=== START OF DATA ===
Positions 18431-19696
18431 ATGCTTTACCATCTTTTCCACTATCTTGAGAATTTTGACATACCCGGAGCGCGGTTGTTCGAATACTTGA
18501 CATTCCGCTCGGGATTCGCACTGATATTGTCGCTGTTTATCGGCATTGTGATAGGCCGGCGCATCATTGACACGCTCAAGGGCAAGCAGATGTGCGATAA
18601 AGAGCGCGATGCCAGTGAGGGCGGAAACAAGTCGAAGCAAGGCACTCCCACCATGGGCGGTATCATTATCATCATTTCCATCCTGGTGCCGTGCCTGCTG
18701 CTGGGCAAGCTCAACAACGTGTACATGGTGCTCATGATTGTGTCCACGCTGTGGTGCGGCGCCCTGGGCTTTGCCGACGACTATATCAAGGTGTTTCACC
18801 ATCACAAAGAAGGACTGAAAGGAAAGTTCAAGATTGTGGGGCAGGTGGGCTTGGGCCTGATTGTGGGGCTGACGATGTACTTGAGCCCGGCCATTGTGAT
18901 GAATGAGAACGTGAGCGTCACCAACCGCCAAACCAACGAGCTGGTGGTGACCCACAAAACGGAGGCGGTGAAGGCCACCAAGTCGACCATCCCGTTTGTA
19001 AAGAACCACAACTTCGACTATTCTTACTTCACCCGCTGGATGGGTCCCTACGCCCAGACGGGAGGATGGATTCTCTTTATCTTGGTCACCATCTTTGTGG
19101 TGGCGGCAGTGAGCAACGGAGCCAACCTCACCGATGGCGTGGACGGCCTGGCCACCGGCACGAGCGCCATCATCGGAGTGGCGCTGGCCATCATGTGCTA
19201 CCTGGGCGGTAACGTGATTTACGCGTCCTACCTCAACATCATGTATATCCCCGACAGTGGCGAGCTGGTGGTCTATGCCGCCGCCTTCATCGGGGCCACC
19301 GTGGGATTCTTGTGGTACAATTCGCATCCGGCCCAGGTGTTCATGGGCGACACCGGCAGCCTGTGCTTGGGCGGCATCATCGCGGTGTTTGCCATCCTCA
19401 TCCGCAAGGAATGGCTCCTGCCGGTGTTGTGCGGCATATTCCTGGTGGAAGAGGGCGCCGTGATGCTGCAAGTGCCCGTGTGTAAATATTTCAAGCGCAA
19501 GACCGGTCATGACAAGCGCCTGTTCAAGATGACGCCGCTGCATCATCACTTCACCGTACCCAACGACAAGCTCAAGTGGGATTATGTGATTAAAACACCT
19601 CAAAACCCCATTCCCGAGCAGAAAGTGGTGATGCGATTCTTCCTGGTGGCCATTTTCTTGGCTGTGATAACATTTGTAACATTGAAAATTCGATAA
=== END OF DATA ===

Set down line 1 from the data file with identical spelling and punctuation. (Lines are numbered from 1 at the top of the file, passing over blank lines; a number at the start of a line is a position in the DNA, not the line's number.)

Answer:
Positions 18431-19696